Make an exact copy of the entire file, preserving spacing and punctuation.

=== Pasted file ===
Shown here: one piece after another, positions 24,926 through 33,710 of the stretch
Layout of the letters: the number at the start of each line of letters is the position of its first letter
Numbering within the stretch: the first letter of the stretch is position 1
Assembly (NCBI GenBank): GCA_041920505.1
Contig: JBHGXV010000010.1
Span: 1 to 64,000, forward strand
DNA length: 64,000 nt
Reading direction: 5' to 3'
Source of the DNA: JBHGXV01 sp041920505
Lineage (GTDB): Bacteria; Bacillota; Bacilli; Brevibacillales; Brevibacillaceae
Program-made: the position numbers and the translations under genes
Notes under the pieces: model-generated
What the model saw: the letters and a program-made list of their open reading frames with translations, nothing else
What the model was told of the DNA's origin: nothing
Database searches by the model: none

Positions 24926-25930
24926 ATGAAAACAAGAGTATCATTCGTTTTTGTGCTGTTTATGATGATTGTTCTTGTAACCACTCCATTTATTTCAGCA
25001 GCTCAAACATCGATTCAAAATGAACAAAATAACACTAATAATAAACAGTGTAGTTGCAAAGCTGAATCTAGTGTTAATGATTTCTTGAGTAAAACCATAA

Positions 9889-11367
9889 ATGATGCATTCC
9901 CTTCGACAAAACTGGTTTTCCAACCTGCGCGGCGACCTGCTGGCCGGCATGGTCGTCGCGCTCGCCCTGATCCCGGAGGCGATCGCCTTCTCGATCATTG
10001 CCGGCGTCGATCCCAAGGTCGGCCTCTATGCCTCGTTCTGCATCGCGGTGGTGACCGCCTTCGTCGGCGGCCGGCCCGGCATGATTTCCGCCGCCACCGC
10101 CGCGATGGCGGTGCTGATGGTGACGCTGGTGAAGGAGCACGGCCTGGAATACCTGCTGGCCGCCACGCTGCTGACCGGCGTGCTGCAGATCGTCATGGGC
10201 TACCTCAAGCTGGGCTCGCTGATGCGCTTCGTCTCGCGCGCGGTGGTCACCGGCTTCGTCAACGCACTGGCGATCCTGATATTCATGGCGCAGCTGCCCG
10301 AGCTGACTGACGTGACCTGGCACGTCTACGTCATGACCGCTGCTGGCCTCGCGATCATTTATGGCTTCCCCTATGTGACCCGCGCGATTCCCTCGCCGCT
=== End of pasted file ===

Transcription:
Shown here: one piece after another, positions 24,926 through 33,710 of the stretch
Layout of the letters: the number at the start of each line of letters is the position of its first letter
Numbering within the stretch: the first letter of the stretch is position 1
Assembly (NCBI GenBank): GCA_041920505.1
Contig: JBHGXV010000010.1
Span: 1 to 64,000, forward strand
DNA length: 64,000 nt
Reading direction: 5' to 3'
Source of the DNA: JBHGXV01 sp041920505
Lineage (GTDB): Bacteria; Bacillota; Bacilli; Brevibacillales; Brevibacillaceae
Program-made: the position numbers and the translations under genes
Notes under the pieces: model-generated
What the model saw: the letters and a program-made list of their open reading frames with translations, nothing else
What the model was told of the DNA's origin: nothing
Database searches by the model: none

Positions 24926-25930
24926 ATGAAAACAAGAGTATCATTCGTTTTTGTGCTGTTTATGATGATTGTTCTTGTAACCACTCCATTTATTTCAGCA
25001 GCTCAAACATCGATTCAAAATGAACAAAATAACACTAATAATAAACAGTGTAGTTGCAAAGCTGAATCTAGTGTTAATGATTTCTTGAGTAAAACCATAA

Positions 9889-11367
9889 ATGATGCATTCC
9901 CTTCGACAAAACTGGTTTTCCAACCTGCGCGGCGACCTGCTGGCCGGCATGGTCGTCGCGCTCGCCCTGATCCCGGAGGCGATCGCCTTCTCGATCATTG
10001 CCGGCGTCGATCCCAAGGTCGGCCTCTATGCCTCGTTCTGCATCGCGGTGGTGACCGCCTTCGTCGGCGGCCGGCCCGGCATGATTTCCGCCGCCACCGC
10101 CGCGATGGCGGTGCTGATGGTGACGCTGGTGAAGGAGCACGGCCTGGAATACCTGCTGGCCGCCACGCTGCTGACCGGCGTGCTGCAGATCGTCATGGGC
10201 TACCTCAAGCTGGGCTCGCTGATGCGCTTCGTCTCGCGCGCGGTGGTCACCGGCTTCGTCAACGCACTGGCGATCCTGATATTCATGGCGCAGCTGCCCG
10301 AGCTGACTGACGTGACCTGGCACGTCTACGTCATGACCGCTGCTGGCCTCGCGATCATTTATGGCTTCCCCTATGTGACCCGCGCGATTCCCTCGCCGCT